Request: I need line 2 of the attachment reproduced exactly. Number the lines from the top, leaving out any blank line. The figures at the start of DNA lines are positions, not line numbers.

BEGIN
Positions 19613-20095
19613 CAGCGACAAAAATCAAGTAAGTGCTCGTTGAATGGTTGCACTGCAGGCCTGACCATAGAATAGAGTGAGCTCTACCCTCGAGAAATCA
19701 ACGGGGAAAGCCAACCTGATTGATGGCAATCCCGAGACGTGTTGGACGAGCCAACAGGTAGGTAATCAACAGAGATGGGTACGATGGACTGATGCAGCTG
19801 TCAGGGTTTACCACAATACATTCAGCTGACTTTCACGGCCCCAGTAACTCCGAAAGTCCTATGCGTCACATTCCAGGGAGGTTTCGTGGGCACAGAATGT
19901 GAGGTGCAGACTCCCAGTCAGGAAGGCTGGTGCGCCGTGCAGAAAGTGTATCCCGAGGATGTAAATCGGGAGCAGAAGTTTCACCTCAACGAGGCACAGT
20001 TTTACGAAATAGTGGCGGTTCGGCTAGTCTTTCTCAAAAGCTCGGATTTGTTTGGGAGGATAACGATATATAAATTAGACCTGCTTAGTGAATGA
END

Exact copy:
19613 CAGCGACAAAAATCAAGTAAGTGCTCGTTGAATGGTTGCACTGCAGGCCTGACCATAGAATAGAGTGAGCTCTACCCTCGAGAAATCA